7th European Aviation Conference (EAC) Ownership and Privatization of Airports, Airlines and Air Traffic Control: Getting it Right
8-9 November 2018
Dimitrios Dimitriou Professor Associate, Dept of Economics, Democritus University of Thrace, Greece, member of the advisory board of EAC.
Hans-Martin Niemeier, University of Applied Sciences of Bremen, EAC Advisory Board
Main Hall of Athens Chamber of Commerce & Industry (ACCI), 6th Floor - Hall: Ermis, 7 Akadimias str, 10671 Athens, Greece
In the conference participated more than 200 attendants. The conference supported by the Hellenic Ministry of Transport, Hellenic Civil Aviation Authority, Athens International Airport, Aegean Airlines, Fraport Greece, SkyExpress Airlines, Goldair Handling Greece, SwissPort Handling and many professional Associations.
The key agenda of the conference deals with:
- Overall, has privatisation delivered in terms of performance? Has partial privatisation, popular in Europe, been successful? Airlines have become very concerned about the privatisation of airports - do they have good reason?
- Who now owns the airports?
- Can regulation achieve a balance between improving performance and protecting all stakeholders – especially the travelling public? How effective is competition in safeguarding customers?
- In Europe and North America airlines are largely privately owned but limited by ownership restrictions. Who is gaining from these restrictions?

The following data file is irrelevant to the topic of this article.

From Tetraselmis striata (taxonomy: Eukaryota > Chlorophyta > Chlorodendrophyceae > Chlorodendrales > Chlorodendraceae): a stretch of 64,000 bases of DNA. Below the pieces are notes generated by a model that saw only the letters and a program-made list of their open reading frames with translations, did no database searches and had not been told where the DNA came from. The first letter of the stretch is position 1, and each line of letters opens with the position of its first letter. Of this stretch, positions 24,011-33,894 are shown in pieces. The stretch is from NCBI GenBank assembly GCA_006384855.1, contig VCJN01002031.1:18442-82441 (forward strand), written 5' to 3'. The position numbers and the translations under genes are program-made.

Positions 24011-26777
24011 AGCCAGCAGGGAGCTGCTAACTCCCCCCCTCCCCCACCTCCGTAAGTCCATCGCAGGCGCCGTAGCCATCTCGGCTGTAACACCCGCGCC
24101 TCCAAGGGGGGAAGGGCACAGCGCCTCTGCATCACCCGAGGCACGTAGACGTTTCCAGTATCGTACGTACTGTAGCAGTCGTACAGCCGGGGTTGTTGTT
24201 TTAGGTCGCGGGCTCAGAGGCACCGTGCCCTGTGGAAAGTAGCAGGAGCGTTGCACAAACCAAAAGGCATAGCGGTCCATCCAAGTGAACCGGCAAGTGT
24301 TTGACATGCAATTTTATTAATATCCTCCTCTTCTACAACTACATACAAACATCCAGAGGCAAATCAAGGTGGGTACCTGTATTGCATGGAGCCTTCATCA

- Who now owns the airlines, and will there be implications for competition policy?
- Are there genuine concerns arising from state-owned airlines or are complaints about them a smokescreen for protection?
Air navigation service providers:
- Except in the US, considerable progress has been made in separating the regulation of ATC services from their operation and in commercialisation. But overwhelmingly ATC services remain publicly-owned monopolies.
- Will new technology, such as remote towers and SESAR/NextGen, offer the opportunity of increased competition?
- Do those ATC companies which have been removed from public ownership offer models for others to follow? Is for-profit as found in the UK and Italy or not-for-profit as pioneered in Canada the better way forward?